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North Dakota produces far more energy than it uses, so transmission is key to moving power to parts of the country in need of it.

The development of new transmission in North Dakota continues to grow as companies construct lines to connect wind farms to the electric grid and to handle new load growth. At the same time a number of initiatives to study the impact of renewable resources on existing transmission systems identified new lines for the future, such as the Midwest Independent System Operator (MISO) multi-value projects (MVP lines) which were approved by the MISO board of directors in December 2011. These MVP lines will provide additional reliability to the MISO system as well as improving the North Dakota Export Constraint. In addition, the CapX 2020 program continued on its path to build five major transmission lines, three of which are important for the export of energy from North Dakota.

Transmission in North Dakota

  • North Dakota Transmission Authority conducted a study of the impact of oil and gas development in the Williston Basin on electric load growth and transmission infrastructure.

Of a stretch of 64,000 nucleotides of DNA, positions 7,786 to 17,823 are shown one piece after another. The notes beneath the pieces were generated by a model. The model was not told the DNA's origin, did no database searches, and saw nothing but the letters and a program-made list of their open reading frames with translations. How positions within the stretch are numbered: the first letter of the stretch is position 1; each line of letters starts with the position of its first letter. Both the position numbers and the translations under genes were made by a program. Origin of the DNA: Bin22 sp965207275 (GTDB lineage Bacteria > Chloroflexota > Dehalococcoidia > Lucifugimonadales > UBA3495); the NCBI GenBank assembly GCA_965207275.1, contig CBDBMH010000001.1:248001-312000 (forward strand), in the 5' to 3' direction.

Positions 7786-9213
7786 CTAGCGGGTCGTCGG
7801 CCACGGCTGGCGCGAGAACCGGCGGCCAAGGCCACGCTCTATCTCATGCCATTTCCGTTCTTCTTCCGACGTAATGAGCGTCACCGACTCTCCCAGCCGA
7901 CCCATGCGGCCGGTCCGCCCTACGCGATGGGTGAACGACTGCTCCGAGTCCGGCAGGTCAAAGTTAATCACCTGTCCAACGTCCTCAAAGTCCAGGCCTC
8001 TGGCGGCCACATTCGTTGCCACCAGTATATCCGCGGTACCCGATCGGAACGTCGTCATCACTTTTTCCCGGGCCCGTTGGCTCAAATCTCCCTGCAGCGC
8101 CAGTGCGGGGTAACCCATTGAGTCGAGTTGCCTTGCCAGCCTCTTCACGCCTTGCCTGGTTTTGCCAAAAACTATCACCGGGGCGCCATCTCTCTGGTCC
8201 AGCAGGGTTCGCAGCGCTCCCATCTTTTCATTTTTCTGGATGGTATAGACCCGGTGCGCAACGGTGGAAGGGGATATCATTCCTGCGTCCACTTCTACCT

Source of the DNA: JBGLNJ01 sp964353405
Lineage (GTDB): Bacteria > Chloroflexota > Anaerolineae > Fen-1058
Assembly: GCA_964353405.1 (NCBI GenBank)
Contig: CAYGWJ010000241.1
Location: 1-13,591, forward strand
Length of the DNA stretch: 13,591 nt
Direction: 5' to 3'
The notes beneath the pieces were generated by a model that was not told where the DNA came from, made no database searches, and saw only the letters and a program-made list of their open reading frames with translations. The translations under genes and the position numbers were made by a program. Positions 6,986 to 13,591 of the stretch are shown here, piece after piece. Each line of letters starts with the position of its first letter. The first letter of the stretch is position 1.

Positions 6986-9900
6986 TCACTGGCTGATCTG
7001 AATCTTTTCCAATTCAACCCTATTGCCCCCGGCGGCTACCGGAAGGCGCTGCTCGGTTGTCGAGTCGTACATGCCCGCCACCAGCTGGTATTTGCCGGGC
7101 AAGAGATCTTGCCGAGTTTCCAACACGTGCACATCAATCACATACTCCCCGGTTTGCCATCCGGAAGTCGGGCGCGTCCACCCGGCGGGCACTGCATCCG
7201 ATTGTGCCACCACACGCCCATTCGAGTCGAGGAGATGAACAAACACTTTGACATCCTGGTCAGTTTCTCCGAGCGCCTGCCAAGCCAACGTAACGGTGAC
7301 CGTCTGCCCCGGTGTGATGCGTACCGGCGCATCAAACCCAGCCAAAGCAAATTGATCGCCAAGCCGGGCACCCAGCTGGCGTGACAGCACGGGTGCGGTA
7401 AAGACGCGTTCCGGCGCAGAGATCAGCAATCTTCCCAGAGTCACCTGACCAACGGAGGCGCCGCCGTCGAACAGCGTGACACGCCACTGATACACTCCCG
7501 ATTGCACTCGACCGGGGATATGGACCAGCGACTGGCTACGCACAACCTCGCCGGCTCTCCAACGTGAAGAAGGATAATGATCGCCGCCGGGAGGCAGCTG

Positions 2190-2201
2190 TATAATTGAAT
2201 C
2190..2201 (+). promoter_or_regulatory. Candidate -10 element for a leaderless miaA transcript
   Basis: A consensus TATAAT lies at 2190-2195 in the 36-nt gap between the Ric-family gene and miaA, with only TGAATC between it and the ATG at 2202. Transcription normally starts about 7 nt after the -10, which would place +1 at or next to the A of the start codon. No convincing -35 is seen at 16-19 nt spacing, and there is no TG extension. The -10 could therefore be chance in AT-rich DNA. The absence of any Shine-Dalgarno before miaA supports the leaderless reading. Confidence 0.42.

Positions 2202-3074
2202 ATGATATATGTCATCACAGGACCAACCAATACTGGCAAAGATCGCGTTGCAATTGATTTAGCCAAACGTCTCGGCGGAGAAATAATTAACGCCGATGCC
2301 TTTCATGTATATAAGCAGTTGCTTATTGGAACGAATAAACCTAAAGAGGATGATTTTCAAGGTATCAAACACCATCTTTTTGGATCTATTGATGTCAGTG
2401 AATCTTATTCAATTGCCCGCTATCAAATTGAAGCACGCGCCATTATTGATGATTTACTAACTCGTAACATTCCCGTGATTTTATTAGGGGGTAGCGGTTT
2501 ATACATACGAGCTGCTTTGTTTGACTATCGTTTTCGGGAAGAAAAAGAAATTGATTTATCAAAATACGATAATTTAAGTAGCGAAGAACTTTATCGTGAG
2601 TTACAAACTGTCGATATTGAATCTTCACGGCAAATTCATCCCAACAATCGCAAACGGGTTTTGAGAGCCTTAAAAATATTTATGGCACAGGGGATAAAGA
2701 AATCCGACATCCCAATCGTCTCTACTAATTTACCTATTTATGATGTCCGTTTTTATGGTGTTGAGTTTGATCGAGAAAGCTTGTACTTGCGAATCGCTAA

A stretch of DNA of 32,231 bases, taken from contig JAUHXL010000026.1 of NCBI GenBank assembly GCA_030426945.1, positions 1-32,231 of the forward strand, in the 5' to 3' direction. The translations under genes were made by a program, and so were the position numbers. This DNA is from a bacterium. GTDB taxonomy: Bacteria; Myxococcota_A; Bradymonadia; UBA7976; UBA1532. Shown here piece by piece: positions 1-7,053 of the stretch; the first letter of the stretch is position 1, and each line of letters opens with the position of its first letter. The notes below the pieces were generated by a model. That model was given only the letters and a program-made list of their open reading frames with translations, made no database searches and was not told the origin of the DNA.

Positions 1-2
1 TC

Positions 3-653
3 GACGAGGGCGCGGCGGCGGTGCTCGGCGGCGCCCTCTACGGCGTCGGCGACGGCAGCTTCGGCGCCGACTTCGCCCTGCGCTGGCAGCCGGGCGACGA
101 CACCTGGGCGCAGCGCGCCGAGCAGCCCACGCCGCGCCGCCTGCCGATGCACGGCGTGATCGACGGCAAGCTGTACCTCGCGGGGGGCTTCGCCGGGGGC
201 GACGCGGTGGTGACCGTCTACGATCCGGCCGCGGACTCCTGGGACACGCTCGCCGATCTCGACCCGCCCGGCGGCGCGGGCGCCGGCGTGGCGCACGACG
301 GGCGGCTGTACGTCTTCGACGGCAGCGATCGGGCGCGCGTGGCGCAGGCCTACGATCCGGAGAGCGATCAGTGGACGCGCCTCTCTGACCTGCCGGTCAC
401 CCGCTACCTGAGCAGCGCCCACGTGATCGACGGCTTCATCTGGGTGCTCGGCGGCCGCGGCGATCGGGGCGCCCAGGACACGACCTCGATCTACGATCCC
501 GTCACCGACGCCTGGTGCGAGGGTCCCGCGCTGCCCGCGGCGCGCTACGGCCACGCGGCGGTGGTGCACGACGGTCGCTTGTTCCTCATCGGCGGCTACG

• Basin Electric Power Cooperative, Inc. announced plans to construct 200 miles of 345 kV line from the Antelope Valley Station to a substation located near Tioga.
  • Minnkota Power Cooperative, Inc. began construction of 260 miles of 345 kV line to transport energy from the Milton R. Young station to the Grand Forks area.
  • The CapX 2020 project energized the first segment of the St. Cloud to Fargo 345 kV transmission line.
  • Great River Energy announced plans to rebuild 80 miles of 230 kV line between Grand Forks and Devils Lake.
  • MISO approved 17 multi-value projects, including transmission from North Dakota to eastern energy markets with an estimated capital investment of over $5.2 billion.
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